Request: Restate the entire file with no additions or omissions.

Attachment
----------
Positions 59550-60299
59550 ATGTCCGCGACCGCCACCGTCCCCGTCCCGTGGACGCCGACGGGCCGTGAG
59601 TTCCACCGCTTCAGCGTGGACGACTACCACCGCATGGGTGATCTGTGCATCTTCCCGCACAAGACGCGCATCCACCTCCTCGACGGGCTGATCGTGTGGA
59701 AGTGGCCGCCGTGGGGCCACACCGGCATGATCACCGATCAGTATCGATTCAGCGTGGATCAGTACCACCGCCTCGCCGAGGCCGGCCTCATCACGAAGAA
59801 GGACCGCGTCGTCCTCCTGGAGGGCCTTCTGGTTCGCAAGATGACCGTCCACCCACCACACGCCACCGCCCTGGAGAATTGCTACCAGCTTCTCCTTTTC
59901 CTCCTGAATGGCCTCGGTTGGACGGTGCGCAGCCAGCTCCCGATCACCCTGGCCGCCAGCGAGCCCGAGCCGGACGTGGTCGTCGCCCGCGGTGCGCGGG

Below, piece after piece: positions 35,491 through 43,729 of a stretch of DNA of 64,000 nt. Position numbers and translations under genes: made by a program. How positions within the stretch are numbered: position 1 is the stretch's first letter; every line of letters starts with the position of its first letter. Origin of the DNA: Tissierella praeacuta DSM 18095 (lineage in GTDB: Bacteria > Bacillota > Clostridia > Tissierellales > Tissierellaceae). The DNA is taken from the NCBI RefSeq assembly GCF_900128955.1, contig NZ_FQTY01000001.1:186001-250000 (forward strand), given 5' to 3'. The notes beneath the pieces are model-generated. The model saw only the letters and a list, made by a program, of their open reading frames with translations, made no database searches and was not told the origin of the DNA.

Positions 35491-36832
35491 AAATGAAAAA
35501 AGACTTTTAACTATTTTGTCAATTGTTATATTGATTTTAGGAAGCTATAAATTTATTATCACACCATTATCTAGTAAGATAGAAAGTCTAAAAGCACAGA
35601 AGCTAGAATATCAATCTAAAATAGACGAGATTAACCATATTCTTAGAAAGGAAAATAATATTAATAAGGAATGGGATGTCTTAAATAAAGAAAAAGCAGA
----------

Positions 59550-60299
59550 ATGTCCGCGACCGCCACCGTCCCCGTCCCGTGGACGCCGACGGGCCGTGAG
59601 TTCCACCGCTTCAGCGTGGACGACTACCACCGCATGGGTGATCTGTGCATCTTCCCGCACAAGACGCGCATCCACCTCCTCGACGGGCTGATCGTGTGGA
59701 AGTGGCCGCCGTGGGGCCACACCGGCATGATCACCGATCAGTATCGATTCAGCGTGGATCAGTACCACCGCCTCGCCGAGGCCGGCCTCATCACGAAGAA
59801 GGACCGCGTCGTCCTCCTGGAGGGCCTTCTGGTTCGCAAGATGACCGTCCACCCACCACACGCCACCGCCCTGGAGAATTGCTACCAGCTTCTCCTTTTC
59901 CTCCTGAATGGCCTCGGTTGGACGGTGCGCAGCCAGCTCCCGATCACCCTGGCCGCCAGCGAGCCCGAGCCGGACGTGGTCGTCGCCCGCGGTGCGCGGG

Below, piece after piece: positions 35,491 through 43,729 of a stretch of DNA of 64,000 nt. Position numbers and translations under genes: made by a program. How positions within the stretch are numbered: position 1 is the stretch's first letter; every line of letters starts with the position of its first letter. Origin of the DNA: Tissierella praeacuta DSM 18095 (lineage in GTDB: Bacteria > Bacillota > Clostridia > Tissierellales > Tissierellaceae). The DNA is taken from the NCBI RefSeq assembly GCF_900128955.1, contig NZ_FQTY01000001.1:186001-250000 (forward strand), given 5' to 3'. The notes beneath the pieces are model-generated. The model saw only the letters and a list, made by a program, of their open reading frames with translations, made no database searches and was not told the origin of the DNA.

Positions 35491-36832
35491 AAATGAAAAA
35501 AGACTTTTAACTATTTTGTCAATTGTTATATTGATTTTAGGAAGCTATAAATTTATTATCACACCATTATCTAGTAAGATAGAAAGTCTAAAAGCACAGA
35601 AGCTAGAATATCAATCTAAAATAGACGAGATTAACCATATTCTTAGAAAGGAAAATAATATTAATAAGGAATGGGATGTCTTAAATAAAGAAAAAGCAGA